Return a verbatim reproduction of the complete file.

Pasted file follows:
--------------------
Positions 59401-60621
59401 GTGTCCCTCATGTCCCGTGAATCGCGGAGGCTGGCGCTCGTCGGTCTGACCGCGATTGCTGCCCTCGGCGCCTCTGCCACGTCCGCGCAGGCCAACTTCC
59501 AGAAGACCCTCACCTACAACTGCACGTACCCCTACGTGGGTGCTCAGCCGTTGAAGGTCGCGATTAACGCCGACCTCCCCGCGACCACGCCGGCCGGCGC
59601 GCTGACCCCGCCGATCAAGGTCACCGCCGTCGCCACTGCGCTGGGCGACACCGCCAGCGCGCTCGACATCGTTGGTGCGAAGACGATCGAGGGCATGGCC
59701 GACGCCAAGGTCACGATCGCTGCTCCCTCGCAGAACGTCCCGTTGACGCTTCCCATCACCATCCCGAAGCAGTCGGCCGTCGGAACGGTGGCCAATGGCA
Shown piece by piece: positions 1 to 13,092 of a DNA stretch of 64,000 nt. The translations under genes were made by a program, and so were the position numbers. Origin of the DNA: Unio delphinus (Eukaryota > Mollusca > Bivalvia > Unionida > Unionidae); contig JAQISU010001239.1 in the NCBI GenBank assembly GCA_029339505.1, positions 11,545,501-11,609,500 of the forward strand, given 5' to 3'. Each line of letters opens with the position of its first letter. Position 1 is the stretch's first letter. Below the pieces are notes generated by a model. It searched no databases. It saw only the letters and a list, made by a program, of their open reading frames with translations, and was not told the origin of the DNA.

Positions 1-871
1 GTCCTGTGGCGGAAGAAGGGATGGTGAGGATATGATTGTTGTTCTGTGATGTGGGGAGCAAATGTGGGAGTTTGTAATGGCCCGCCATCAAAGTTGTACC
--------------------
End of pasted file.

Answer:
Positions 59401-60621
59401 GTGTCCCTCATGTCCCGTGAATCGCGGAGGCTGGCGCTCGTCGGTCTGACCGCGATTGCTGCCCTCGGCGCCTCTGCCACGTCCGCGCAGGCCAACTTCC
59501 AGAAGACCCTCACCTACAACTGCACGTACCCCTACGTGGGTGCTCAGCCGTTGAAGGTCGCGATTAACGCCGACCTCCCCGCGACCACGCCGGCCGGCGC
59601 GCTGACCCCGCCGATCAAGGTCACCGCCGTCGCCACTGCGCTGGGCGACACCGCCAGCGCGCTCGACATCGTTGGTGCGAAGACGATCGAGGGCATGGCC
59701 GACGCCAAGGTCACGATCGCTGCTCCCTCGCAGAACGTCCCGTTGACGCTTCCCATCACCATCCCGAAGCAGTCGGCCGTCGGAACGGTGGCCAATGGCA
Shown piece by piece: positions 1 to 13,092 of a DNA stretch of 64,000 nt. The translations under genes were made by a program, and so were the position numbers. Origin of the DNA: Unio delphinus (Eukaryota > Mollusca > Bivalvia > Unionida > Unionidae); contig JAQISU010001239.1 in the NCBI GenBank assembly GCA_029339505.1, positions 11,545,501-11,609,500 of the forward strand, given 5' to 3'. Each line of letters opens with the position of its first letter. Position 1 is the stretch's first letter. Below the pieces are notes generated by a model. It searched no databases. It saw only the letters and a list, made by a program, of their open reading frames with translations, and was not told the origin of the DNA.

Positions 1-871
1 GTCCTGTGGCGGAAGAAGGGATGGTGAGGATATGATTGTTGTTCTGTGATGTGGGGAGCAAATGTGGGAGTTTGTAATGGCCCGCCATCAAAGTTGTACC